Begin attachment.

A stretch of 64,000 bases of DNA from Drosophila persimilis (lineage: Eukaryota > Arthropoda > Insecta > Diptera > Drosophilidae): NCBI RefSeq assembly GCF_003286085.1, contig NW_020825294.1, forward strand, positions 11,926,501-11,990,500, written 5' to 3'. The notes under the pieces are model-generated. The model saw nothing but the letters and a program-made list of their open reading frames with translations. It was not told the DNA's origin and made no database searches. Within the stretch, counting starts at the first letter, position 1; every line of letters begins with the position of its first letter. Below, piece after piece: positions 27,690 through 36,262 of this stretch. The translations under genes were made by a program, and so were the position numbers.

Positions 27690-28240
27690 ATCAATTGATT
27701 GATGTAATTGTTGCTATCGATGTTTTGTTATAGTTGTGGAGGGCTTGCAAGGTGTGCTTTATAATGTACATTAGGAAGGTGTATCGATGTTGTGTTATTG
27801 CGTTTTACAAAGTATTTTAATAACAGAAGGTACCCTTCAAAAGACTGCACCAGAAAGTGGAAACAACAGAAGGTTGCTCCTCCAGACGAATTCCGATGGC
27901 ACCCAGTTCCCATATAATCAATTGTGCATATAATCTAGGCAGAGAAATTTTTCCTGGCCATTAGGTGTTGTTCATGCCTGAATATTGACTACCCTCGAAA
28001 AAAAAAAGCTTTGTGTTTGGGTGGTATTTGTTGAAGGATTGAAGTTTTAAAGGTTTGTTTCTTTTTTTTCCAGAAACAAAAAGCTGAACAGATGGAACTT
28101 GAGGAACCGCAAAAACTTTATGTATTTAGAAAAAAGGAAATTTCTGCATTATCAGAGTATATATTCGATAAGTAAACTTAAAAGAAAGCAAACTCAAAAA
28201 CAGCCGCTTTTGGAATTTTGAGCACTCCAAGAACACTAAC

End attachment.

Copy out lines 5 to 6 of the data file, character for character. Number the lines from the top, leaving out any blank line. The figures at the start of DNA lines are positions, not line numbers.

27801 CGTTTTACAAAGTATTTTAATAACAGAAGGTACCCTTCAAAAGACTGCACCAGAAAGTGGAAACAACAGAAGGTTGCTCCTCCAGACGAATTCCGATGGC
27901 ACCCAGTTCCCATATAATCAATTGTGCATATAATCTAGGCAGAGAAATTTTTCCTGGCCATTAGGTGTTGTTCATGCCTGAATATTGACTACCCTCGAAA